Tourism Industry : So much to do, so little data

The tourism industry has come to an absolute halt since the beginning of the nationwide lockdown on March 24, and with every single day that it is extended, the industry loses millions of rupees. From the local guides to the large enterprises, everyone is tasting the bitterness of the sector’s vegetative state while discussions regarding the hows, whats and whens of reviving it are on the rise. 

But the last thing we need would be decisions to be made haphazardly, without enough research, or worse, without much information.

The development process of any industry is incomplete without the calculation of its progress. Any decision maker requires enough research, data and materials to make a decision, only then will he or she be able to allocate and utilize resources in the most efficient manner. 

Tourism industry was lagging behind in data, information and research resources even before the outbreak of Covid-19. The latest data published regarding the industry is rudimentary and lacks a lot of important resources. Nepal Tourism Statistics, the most reliant source of data published by the government is yet to include the data regarding domestic tourism and even extend its categories of tourism beyond a few just basic ones. 

To start with, today, when we are encouraging the idea of land-based tourism post lockdown or home-based tourism, we do not have essential data on domestic tourism. Last July, there were talks about the government finally beginning a survey on domestic tourism for the first time. It was a good initiative, but one that came too late, especially when we consider the fact that Visit Nepal 2020 was less than 6 months away. 

Earlier in May, Nepal Tourism Board (NTB) and the United Nations Development Programme (UNDP) signed an agreement to develop a Tourism Satellite Account framework that can provide real data on Nepal’s tourism contribution to the economy and would be the new system for retrieving detailed information in the industry. The project was said to complete in the end of the fiscal year 2076/77 which was too late when Visit Nepal had already started months before.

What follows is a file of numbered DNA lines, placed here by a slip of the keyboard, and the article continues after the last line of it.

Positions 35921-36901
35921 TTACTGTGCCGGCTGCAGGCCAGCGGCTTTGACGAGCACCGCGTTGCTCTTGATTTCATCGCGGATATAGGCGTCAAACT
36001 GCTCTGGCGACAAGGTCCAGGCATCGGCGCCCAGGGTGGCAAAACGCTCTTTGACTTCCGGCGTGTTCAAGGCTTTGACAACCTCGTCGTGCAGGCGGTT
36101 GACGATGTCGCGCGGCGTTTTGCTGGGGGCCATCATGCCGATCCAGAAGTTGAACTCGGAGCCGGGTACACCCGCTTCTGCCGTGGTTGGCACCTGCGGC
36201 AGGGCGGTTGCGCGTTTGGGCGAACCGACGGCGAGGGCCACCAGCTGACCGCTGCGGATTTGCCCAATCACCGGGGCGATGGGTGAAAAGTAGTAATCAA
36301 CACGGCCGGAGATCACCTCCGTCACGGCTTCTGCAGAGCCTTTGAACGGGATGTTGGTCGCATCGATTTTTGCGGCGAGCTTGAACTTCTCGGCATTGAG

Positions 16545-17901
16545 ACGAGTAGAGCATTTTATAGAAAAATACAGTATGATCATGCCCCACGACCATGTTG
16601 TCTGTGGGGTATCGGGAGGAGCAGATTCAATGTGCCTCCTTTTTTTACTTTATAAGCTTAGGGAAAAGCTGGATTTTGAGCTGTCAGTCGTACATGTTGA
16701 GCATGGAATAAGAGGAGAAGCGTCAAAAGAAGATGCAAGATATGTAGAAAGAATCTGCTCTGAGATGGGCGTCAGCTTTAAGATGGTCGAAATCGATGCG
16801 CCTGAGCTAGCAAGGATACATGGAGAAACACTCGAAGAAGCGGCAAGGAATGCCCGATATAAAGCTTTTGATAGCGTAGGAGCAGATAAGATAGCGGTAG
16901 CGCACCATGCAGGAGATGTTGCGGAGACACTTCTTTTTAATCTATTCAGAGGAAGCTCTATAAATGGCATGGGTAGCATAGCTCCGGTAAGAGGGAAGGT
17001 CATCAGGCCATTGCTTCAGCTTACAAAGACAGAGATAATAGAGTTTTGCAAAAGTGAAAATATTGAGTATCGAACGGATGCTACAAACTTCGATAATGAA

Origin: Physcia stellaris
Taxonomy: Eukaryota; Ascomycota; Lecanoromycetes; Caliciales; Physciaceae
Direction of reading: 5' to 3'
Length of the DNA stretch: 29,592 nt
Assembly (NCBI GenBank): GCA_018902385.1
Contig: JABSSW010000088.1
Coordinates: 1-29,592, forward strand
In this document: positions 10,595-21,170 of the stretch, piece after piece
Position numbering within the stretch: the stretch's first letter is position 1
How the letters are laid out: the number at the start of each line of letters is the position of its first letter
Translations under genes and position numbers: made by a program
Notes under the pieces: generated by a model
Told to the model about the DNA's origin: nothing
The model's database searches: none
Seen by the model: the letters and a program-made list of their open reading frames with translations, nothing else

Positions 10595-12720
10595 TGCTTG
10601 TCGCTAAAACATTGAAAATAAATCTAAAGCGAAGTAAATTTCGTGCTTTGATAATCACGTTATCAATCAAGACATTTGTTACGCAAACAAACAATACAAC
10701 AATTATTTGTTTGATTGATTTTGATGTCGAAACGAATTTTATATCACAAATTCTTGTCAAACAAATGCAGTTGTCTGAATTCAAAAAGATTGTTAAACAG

Since the VNY 2020 campaign has been postponed indefinitely, let’s consider what needs to be addressed at this point. Tourism data needs to be developed faster and more elaborate than it is being now,because the stakeholders of this industry would require these data to locate patterns of tourism inflow, interests and tourist demands over the seasons, progress of new ideas in the market and assist them to tap into profitable opportunities in this industry. And they need it not in the future, but today itself to ideate strategies to implement post lockdown. 

No matter what decision we make, if we do not accomplish the simple task of recording and storing data before anything else, we are very much likely to waste resources over instinctive decisions, when they would have been highly essential to recover the economy of a nation, an industry, even an individual. 

While Nepal has a great potential in all dimensions of tourism, it needs a lot more data and information than just record of entry and exits of only foreign tourists and basic categorization of their purpose of visit. It’s a silly mistake that will cost the entire industry millions, even after the economy reopens. 

While each of us are doing our best to soften the blow, the herculean task of bringing back the economy to exactly where it was will be almost impossible, considering that we still do not have an idea of how things will unwrap themselves even in the coming week itself. 

Anushruti Adhikari

Anushruti is a Research Intern at Samriddhi Foundation. She is a Graduate Student of Bachelors in Business Administration- Specialization in Banking and Insurance. She is interested in Economics, Policy Research and Analysis

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